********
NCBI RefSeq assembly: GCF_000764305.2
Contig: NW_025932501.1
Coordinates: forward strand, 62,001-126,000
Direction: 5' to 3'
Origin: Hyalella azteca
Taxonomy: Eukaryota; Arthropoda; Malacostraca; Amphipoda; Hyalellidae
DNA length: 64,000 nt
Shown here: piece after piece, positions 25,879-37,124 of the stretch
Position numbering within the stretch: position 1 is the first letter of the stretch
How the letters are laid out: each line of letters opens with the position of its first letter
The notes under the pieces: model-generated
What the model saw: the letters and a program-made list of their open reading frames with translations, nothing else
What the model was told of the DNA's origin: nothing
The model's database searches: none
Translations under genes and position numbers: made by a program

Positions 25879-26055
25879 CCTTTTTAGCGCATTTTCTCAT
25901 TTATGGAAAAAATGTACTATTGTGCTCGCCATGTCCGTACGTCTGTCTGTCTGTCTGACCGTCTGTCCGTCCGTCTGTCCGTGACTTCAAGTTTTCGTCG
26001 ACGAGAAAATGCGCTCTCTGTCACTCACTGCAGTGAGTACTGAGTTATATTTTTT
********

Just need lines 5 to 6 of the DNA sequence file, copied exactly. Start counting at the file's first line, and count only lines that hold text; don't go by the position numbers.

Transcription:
Origin: Hyalella azteca
Taxonomy: Eukaryota; Arthropoda; Malacostraca; Amphipoda; Hyalellidae